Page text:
Vatican City
Vatican 7
Standing in the Eternal City of Rome, the Vatican is the headquarters of the Catholic Church.



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Vatican City, commonly referred to as the Vatican (Latin: Vaticanus), is the religious and political headquarters of the Vatican Papal State—the sovereign state of the Catholic Church. Located atop Vatican Hill on the western side of the River Tiber in Rome, the modern complex was constructed on the site of the original Vatican City, the predecessor state of the Vatican Domain, after the Armageddon of 2124 AD. Prior to the apocalyptic war of the early 22nd century AD, the ancient Vatican was an independent enclave surrounded by the city of Rome, which was the capital of the Italian Republic at the time. After the collapse of the old world, Rome and the Vatican were reunited under the jurisdiction of the Church.

The Vatican has served as the headquarters of the modern Holy See for centuries; it is the official residence and workplace of several high-ranking members of the clergy, such as the College of Cardinals and the Pope—the leader of the Catholic Church and sovereign of the Vatican Domain. In addition to the religious and political government of the Church and State, the Vatican also serves as the headquarters of various government branches, including the Ministry of Holy Affairs and its covert subdivision, the Papal State Affairs Special Operations Section ("AX").

Due to its symbolic significance to both the Church and the human international community, the Vatican is a high-risk target for acts of terrorism. In the 31st century AD, there have been multiple attempts to destroy the Vatican through sabotage or terrorist attacks. Although the attacks were executed by the Fleurs Du Mal and the Neue Vatican, it was the Rosencreutz Orden that ultimately manipulated both terrorist groups into attacking the Vatican. The AX prevented the Rosencreutz's agenda from succeeding on both accounts, saving Rome and the Vatican in the process.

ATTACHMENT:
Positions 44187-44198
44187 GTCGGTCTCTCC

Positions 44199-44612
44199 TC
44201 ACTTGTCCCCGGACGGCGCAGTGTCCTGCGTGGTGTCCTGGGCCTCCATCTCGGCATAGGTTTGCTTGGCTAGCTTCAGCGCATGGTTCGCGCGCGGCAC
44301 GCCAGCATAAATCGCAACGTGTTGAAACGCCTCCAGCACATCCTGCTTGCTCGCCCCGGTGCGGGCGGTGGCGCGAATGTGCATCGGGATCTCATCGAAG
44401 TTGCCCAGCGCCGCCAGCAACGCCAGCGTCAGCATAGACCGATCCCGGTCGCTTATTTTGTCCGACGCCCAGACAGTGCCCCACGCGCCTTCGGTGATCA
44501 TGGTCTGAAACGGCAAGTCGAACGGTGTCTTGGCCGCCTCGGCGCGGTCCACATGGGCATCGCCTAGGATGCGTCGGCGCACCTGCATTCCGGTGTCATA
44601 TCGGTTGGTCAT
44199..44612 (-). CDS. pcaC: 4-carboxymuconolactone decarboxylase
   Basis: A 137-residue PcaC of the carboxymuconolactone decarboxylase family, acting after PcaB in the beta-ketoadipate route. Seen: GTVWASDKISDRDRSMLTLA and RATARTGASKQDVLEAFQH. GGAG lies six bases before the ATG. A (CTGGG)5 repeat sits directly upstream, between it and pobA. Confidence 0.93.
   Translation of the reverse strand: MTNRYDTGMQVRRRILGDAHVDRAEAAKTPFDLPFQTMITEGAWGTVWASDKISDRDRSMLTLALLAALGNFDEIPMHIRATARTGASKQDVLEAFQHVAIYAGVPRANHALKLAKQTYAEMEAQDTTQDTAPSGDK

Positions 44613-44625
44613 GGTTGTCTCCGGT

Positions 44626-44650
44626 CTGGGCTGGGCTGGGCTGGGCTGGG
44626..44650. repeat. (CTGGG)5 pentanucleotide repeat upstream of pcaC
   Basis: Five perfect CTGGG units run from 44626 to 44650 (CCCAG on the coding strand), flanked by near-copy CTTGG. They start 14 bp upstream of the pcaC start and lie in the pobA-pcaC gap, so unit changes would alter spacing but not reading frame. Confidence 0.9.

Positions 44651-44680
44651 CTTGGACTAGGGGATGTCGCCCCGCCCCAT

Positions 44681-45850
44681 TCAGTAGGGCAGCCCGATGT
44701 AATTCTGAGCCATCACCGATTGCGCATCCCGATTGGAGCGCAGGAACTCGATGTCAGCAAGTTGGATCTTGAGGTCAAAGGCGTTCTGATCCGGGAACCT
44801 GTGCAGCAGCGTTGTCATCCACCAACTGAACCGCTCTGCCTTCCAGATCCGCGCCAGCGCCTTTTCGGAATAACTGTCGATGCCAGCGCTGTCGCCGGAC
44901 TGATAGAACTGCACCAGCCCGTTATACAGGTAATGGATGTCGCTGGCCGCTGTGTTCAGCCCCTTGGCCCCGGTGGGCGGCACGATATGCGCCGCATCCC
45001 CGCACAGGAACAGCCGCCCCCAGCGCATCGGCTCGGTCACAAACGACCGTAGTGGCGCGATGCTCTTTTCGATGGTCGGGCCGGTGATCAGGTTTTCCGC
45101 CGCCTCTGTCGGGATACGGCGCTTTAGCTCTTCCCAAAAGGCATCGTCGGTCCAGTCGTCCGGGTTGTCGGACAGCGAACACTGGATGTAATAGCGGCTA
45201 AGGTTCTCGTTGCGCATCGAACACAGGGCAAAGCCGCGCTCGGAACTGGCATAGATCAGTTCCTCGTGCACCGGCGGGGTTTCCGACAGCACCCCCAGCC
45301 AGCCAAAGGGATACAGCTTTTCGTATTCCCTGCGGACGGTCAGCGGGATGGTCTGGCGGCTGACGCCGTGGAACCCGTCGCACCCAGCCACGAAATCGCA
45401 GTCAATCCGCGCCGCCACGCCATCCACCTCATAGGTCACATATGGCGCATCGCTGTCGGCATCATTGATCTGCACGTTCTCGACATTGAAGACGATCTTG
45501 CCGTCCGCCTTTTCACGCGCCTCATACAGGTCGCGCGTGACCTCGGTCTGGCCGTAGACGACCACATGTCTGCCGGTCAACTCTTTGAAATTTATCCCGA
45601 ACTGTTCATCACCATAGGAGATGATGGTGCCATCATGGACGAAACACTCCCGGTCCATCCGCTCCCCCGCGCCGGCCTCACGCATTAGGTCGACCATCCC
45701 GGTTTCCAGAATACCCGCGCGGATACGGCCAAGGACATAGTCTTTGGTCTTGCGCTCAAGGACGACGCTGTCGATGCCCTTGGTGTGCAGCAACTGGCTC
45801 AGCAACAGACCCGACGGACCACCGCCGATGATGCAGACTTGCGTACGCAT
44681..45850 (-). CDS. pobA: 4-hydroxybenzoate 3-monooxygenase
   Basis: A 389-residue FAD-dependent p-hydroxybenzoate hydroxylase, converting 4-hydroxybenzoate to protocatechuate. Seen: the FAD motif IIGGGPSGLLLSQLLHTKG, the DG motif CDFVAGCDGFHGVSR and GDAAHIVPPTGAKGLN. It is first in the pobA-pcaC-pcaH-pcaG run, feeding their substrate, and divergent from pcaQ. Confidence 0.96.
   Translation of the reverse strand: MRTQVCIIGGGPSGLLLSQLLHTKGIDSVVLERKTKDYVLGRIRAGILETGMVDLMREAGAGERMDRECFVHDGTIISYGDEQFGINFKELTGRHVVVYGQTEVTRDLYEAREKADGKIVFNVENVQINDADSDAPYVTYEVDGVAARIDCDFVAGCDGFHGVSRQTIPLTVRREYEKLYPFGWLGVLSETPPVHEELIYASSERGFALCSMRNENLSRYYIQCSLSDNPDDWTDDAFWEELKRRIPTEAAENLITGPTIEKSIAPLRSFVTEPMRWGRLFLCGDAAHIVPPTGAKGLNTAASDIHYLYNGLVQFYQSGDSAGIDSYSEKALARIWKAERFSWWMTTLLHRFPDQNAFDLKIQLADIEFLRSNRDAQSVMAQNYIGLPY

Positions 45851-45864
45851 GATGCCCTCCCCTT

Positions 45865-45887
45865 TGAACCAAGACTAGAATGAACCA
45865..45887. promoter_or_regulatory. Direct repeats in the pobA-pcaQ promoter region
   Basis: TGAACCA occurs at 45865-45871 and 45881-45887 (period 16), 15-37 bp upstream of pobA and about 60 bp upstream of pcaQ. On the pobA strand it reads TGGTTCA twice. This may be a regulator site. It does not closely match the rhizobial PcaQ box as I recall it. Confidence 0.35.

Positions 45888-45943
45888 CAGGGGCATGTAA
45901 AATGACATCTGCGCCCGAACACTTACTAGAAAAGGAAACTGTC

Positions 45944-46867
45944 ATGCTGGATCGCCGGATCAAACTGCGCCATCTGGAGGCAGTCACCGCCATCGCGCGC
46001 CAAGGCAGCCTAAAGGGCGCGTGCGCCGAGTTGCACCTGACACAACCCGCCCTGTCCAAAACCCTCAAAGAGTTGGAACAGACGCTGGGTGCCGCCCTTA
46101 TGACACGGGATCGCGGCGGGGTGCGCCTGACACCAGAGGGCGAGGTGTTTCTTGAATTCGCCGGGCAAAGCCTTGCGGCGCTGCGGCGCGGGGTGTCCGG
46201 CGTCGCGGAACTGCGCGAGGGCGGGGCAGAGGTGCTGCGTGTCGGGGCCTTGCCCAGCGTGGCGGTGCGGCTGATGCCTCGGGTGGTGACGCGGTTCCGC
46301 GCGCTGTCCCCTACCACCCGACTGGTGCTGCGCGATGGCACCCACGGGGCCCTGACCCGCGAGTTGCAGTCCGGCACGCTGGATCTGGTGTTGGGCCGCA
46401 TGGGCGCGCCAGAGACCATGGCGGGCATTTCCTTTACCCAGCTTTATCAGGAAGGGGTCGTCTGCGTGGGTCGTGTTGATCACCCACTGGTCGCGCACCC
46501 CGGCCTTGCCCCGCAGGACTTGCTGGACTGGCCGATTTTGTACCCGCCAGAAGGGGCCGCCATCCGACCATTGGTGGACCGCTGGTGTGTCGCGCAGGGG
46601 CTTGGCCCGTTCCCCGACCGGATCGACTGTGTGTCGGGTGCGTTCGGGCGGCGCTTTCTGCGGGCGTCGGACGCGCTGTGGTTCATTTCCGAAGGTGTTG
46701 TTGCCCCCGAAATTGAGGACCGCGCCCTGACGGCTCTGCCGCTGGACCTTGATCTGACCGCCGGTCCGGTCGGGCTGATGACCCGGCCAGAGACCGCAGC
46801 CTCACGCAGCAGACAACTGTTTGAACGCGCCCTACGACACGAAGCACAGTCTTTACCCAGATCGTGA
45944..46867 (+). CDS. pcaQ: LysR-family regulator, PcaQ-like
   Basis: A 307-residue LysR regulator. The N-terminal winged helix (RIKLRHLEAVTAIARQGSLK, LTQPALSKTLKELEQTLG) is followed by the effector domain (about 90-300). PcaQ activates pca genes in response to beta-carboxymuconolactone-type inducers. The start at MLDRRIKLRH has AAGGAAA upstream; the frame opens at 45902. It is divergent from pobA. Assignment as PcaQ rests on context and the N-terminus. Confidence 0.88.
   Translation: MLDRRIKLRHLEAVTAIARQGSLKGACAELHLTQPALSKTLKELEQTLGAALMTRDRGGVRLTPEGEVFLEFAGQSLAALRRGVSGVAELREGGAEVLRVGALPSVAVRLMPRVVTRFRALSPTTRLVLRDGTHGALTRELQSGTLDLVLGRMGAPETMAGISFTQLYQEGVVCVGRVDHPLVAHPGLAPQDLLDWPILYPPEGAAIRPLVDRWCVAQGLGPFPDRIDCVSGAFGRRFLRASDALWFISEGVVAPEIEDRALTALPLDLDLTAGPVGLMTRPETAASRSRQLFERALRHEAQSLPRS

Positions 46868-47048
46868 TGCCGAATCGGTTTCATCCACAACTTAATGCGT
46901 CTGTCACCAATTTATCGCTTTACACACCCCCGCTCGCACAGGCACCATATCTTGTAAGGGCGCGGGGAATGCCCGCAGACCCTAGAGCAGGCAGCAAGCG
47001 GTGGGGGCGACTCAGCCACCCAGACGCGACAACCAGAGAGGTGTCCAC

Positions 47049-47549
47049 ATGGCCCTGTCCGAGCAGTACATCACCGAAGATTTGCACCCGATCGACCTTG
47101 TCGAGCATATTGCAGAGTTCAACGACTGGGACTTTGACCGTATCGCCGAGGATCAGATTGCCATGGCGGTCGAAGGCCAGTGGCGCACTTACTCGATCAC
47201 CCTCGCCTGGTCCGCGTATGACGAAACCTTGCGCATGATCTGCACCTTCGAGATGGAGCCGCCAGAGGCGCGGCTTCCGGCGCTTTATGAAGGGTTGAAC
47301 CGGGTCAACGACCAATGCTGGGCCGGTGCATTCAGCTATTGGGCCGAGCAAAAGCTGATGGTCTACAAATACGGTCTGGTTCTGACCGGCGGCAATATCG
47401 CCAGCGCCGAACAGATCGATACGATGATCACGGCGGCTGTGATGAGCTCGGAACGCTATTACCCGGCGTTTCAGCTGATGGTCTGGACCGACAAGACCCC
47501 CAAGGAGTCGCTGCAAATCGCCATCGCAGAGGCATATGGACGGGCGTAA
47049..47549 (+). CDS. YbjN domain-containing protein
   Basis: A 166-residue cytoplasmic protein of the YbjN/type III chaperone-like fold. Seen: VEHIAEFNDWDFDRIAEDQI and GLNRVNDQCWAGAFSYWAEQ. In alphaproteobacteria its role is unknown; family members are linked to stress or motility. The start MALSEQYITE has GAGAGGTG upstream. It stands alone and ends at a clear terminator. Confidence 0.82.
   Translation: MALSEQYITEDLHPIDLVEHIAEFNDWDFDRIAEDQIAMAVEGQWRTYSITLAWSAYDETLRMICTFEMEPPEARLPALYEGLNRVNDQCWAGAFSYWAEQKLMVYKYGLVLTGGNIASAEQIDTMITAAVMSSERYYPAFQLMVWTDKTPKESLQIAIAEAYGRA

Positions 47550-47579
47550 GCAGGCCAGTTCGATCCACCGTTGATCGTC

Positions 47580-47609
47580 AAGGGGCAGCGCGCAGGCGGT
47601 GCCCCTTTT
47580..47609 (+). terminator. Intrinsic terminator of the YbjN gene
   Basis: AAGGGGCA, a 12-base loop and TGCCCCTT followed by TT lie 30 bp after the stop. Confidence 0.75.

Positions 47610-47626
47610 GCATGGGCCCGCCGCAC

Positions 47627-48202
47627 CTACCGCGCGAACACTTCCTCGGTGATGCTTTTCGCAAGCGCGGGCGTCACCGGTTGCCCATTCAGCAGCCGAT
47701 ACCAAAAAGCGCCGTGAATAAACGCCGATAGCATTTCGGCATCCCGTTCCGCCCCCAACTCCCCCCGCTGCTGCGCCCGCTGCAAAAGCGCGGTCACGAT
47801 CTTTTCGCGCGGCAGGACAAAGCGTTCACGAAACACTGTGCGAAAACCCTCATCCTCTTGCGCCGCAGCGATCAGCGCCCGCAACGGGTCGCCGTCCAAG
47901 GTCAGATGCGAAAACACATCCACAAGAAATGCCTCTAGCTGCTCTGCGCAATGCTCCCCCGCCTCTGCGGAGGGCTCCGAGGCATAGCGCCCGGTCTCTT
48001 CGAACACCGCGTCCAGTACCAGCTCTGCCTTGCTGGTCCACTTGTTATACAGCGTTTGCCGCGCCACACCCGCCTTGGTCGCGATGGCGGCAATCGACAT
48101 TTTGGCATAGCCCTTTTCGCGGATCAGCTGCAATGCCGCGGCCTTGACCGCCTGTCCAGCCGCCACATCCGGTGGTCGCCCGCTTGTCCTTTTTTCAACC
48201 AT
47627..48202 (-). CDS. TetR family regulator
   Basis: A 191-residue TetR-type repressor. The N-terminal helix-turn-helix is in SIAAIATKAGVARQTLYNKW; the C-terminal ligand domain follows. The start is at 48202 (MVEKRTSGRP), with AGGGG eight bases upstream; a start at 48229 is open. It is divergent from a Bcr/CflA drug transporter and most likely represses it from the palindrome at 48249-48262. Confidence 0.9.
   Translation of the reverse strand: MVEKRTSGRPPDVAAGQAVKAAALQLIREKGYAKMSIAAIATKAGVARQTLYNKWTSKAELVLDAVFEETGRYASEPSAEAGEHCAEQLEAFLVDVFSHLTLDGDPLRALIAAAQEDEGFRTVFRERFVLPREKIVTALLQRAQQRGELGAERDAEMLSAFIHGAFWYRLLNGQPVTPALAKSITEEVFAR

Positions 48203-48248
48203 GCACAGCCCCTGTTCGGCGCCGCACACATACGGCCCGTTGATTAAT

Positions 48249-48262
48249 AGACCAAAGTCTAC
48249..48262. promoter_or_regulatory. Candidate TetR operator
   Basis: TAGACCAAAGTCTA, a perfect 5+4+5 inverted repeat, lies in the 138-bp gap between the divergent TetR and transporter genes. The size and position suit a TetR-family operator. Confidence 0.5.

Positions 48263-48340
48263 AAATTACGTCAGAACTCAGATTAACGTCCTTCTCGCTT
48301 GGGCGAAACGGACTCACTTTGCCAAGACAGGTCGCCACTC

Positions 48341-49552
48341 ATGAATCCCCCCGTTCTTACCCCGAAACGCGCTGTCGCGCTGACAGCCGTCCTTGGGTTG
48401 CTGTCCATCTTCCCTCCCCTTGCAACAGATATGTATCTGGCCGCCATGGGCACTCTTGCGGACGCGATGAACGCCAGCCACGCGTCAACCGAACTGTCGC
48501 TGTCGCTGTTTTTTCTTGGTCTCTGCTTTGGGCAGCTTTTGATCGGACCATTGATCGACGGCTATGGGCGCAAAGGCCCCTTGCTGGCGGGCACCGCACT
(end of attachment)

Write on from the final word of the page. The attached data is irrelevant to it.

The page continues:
Vatican layout

The layout of the Vatican headquarters in Rome.

Vatican City is a large, rectangular complex that consists of a main building and a plaza in the center, with numerous smaller buildings surrounding them. The entire area of the Vatican is surrounded by an artificial moat. Several bridges connect the Vatican “island” in all four directions to the rest of Rome.[2] The main bridge is located facing in the direction of the Castle of San Angelo; from the bridge a main road leads directly to the plaza and the central building.[3]

The San Pietro Cathedral is the central building in the Vatican complex, the official cathedra of the Catholic Church, and the primary residence of the Pope—the bishop of Rome and Vatican chief of state. Built on the site of the St. Peter's Basilica and named in honor of Saint Peter, the new structure is a massive half dome-shaped building, crowned by four towering pillars and a giant Latin cross in the center. The building itself serves multiple purposes, functioning as a palace, church, government headquarters, and center for intelligence.[2]

As the principal workplace of the Pope, the cathedral houses the Pope's throne room in the center of its infrastructure. Much like the rest of the building’s interior, the throne room is lavishly decorated with marble, reliefs, architectural sculpture and gilding.[2] The throne room can be used for various purposes, ranging from audiences with the Pope and the celebration of Combined Mass,[4] to the day-to-day running of government administration.[5] In matters of national security, it can also double as a war room and intelligence management center.[2]


The Papal throne room, located in the center of San Pietro Cathedral.